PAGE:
#3 Thermic Effect of Foods

The calories-in calories-out hypothesis asserts that you’ll lose weight as long as you burn more calories than you consume – regardless of where those calories come from. 

Physiologically, this means that all calories are created equal; therefore, no matter what type of diet you eat, the conversion process from food to energy will be the same. Put another way, whether you consume 2000 calories of protein or 2000 calories of carbohydrates, you should end up with the same amount of net energy supply. But that just isn’t so. 

Why? Because of something called the thermic effect of food (TEF). 

TEF is a measurement that describes the amount of energy it takes to metabolize a specific type of food. Biologically, protein has a higher thermic effect than fat or carbohydrates because It’s a more challenging macronutrient for your body to break down and absorb. Therefore, it requires more calories to break down and absorb protein than it does fat and carbs.[7]

An obvious issue occurs when we measure this understanding against the energy balance theory: two meals with the same calorie content but different macronutrients will result in two different net energy balances. 

For example, let’s say you have 100 calories worth of chicken on your plate and 100 calories worth of rice; the net energy cost of each food item will be vastly different because protein is more “energy expensive” than carbs. 

Energy balance theory doesn’t account for the thermic effect of food, which means that we’re once again missing the mark. 


Beyond the physics and biological aspects of energy balance theory, this method has another obvious downfall: people don’t like counting calories. Even if low-calorie dieting did work, having to track total calories every day and structure your food choices around what will provide the lowest calorie intake is exhausting and unsustainable.

It’s also important to note that energy balance theory doesn’t actually account for fat loss vs. muscle loss, so you may lose body weight from muscle but still not be at a healthy weight metabolically.

So if consuming fewer calories than you burn doesn’t work for long-term weight management, then what does?

From the evidence reviewed here, it seems as though weight loss is more about calories in vs. calories USED, as opposed to calories out. 

What does this mean? The idea that we must “burn” all of the calories we use is outdated; a good portion of the food you eat is actually neither being burned nor being stored as fat – it’s being used to build and maintain your body.  

Therefore, the corrected calculation for calories in vs. calories out would look more like this;

Calories in must equal calories burned, or used for physical maintenance, in order to achieve a stable weight.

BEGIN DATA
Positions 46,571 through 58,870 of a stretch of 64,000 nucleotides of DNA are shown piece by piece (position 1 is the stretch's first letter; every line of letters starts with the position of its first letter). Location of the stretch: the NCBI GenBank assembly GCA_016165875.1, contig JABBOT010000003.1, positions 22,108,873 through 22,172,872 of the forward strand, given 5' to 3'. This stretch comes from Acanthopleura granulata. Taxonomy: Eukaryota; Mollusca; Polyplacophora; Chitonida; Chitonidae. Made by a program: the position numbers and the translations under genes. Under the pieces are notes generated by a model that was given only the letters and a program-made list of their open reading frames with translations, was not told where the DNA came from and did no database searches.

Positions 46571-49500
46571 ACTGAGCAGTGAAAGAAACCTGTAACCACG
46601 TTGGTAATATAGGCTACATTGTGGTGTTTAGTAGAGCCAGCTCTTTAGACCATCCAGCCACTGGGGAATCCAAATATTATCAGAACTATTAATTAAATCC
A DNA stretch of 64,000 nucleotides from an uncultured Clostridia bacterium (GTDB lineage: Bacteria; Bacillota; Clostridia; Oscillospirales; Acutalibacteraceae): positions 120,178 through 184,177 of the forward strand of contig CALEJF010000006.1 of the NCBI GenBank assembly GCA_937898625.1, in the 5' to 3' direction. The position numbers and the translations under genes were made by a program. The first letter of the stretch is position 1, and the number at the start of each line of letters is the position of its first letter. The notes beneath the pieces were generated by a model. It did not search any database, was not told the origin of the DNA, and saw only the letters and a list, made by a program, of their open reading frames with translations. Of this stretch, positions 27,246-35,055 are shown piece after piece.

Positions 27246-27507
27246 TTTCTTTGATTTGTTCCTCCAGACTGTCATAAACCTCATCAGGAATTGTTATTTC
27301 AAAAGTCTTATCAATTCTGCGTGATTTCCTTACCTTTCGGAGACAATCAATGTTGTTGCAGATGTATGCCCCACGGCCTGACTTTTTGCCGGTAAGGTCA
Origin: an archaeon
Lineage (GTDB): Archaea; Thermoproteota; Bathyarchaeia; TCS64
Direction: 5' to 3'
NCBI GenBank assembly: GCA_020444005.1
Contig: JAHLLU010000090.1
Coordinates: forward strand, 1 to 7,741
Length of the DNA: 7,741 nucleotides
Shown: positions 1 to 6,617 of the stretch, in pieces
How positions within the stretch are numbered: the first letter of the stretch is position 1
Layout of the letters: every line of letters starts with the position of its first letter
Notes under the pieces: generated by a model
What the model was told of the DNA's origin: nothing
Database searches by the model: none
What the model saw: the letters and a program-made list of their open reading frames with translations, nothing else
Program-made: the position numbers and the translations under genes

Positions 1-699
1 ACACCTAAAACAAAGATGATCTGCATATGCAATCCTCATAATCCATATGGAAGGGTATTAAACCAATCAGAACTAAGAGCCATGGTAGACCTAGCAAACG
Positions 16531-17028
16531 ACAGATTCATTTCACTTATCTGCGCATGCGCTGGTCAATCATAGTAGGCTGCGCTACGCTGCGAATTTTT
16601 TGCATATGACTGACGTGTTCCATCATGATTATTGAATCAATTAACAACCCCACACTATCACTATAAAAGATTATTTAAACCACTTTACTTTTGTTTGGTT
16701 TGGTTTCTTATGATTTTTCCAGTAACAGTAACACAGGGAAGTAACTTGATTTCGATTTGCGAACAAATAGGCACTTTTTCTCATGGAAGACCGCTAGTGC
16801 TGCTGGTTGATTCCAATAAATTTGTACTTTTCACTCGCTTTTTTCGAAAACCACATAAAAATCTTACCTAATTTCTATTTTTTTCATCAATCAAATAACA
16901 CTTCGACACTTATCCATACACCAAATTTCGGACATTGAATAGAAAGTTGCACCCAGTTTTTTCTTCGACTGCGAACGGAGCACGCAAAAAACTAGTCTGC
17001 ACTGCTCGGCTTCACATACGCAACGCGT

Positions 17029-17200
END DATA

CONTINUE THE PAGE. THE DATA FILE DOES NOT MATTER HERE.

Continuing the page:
While there’s still a lot to learn about human physiology and how weight loss works, many people find success using lower-carb diets. For people with diabetes and metabolic syndrome, low-carb dieting has also been shown to improve metabolic markers and even reverse the progression of these conditions. 

This may be due partly to the high-protein nature of low-carb diets and the fact that many people report greater satiety when limiting carbs — regardless of caloric intake. For people with type 2 diabetes, low-carb dieting also has the added benefit of helping to control blood sugar.

To learn more about what type of diet may be best for you, visit BioCoach, where you’ll have the opportunity to explore a range of dietary approaches for optimal weight loss and metabolic health.


  1. Hill, James O., Holly R. Wyatt, and John C. Peters. "Energy balance and obesity." Circulation 126.1 (2012): 126-132.
  2. Wilborn, Colin, et al. "Obesity: prevalence, theories, medical consequences, management, and research directions." Journal of the International Society of Sports Nutrition 2.2 (2005): 4.
  3. Bismut, H., et al. "Glucose contribution to nucleic acid base synthesis in proliferating hepatoma cells: a glycine-biosynthesis-mediated pathway." Biochemical Journal 308.3 (1995): 761-767.
  4. Jackman, Sarah R., et al. "Branched-chain amino acid ingestion stimulates muscle myofibrillar protein synthesis following resistance exercise in humans." Frontiers in physiology 8 (2017): 390.
  5. De Carvalho, Carla CCR, and Maria José Caramujo. "The various roles of fatty acids." Molecules 23.10 (2018): 2583.
  6. Arencibia-Albite, Francisco. "The energy balance theory is an inconsistent paradigm." Journal of Theoretical Biology (2022): 111240.
  7. Westerterp, Klaas R. "Diet induced thermogenesis." Nutrition & metabolism 1.1 (2004): 1-5.